The name "Big Bang" gives one an idea that the universe
's start is
somehow an uncontrolled explosion
, like a grenade
. In fact, to arrive
at the flat universe
that we live in, its energy density
needs to be
extremely fine-tuned: 1 part in 10^120, at least.
(While it is mathematically comprehendable, it is very hard to actually grasp
largeness of 10^120.) If the value were
0.0000000000 0000000000 0000000000 0000000000 0000000000 0000000000 0000000000 0000000000 0000000000 0000000000 0000000000 00000001%
smaller or larger, we would not be in a flat universe. This is significant to
us, because a non-flat universe would crunch soon after the big bang,
or it would not contain any galaxies
s. These two things have nasty consequences for life.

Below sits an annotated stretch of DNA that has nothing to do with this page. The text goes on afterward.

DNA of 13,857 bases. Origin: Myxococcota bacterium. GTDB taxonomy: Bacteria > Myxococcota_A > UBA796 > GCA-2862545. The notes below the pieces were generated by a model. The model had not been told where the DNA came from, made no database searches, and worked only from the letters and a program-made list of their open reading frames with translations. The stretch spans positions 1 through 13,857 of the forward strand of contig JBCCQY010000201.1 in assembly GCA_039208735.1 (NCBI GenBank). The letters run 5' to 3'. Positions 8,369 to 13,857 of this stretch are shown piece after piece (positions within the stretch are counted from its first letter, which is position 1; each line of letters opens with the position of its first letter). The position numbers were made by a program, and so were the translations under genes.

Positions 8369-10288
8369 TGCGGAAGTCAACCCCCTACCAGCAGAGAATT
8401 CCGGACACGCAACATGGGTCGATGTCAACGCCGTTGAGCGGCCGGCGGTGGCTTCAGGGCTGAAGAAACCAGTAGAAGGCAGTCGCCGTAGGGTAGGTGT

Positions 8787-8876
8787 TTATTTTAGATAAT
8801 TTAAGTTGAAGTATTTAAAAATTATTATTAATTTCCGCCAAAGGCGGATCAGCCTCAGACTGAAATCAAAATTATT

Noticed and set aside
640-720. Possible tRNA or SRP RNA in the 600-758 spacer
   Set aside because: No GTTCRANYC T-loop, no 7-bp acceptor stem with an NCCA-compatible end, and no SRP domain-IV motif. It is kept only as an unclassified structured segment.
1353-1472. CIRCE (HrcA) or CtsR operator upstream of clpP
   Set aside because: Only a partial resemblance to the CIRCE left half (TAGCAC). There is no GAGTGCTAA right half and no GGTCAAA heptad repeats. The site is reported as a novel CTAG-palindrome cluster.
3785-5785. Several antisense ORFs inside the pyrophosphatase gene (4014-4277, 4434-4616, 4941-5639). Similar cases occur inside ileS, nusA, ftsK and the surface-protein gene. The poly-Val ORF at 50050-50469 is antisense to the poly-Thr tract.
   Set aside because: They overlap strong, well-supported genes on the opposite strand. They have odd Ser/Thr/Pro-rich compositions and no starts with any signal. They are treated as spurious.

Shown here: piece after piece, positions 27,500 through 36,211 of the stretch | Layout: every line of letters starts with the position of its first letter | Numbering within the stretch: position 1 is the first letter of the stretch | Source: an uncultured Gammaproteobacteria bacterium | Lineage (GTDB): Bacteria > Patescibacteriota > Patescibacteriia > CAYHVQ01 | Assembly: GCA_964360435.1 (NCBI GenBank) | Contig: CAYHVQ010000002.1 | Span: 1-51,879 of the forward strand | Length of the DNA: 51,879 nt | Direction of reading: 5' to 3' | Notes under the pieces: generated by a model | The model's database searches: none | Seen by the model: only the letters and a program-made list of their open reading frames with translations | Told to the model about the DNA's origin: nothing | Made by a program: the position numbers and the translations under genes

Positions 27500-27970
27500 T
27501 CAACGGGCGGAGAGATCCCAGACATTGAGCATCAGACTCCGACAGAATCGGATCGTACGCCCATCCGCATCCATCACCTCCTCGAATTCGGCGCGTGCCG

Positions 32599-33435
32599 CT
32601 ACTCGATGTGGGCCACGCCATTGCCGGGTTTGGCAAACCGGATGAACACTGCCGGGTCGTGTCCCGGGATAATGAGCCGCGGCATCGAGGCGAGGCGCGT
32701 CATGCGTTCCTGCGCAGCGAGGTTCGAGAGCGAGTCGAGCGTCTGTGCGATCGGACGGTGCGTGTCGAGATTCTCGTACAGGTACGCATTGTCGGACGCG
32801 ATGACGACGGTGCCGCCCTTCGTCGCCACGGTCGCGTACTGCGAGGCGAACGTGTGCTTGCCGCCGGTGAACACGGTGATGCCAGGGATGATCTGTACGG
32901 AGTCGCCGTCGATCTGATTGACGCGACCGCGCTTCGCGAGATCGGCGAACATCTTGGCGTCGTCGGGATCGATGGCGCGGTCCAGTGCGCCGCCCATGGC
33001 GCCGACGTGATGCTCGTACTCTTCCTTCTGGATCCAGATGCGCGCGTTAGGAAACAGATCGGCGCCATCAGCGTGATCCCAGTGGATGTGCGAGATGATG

This fine-tuning, along with many other examples, has led to a consensus
among physicists: The initial conditions of our universe really are astounding.
Unfortunately, there isn't any better name than "big bang" that is as short, because nothing in human
experience carries anything even close to the proper amount of precision.
Evidences for the Big Bang:
- The cosmic background radiation. It fits, in all manner,
exactly what the Big Bang model would predict. There used
to be some aspects in the radiation that appeared to conflict with the Big Bang, but when analysed further there only was more evidence.
- Universal expansion. In astronomy there is a law called
"Hubble's Law", which basically says that far away objects
are usually moving away from us. It has been verified time
and time again, and it serves as a good evidence for the
Big Bang. (If we extrapolate backwards in time we find all
the visible matter coming from a small point)
- The abundance of light elements - not all have been
turned into heavier ones as we would happen in an old
(We now have the ability to explain the big bang right up to t = 0, using
string theory. Unfortunately, it is a very difficult theory to test. But it
is a start - we are no longer needing to rely on wild speculations.)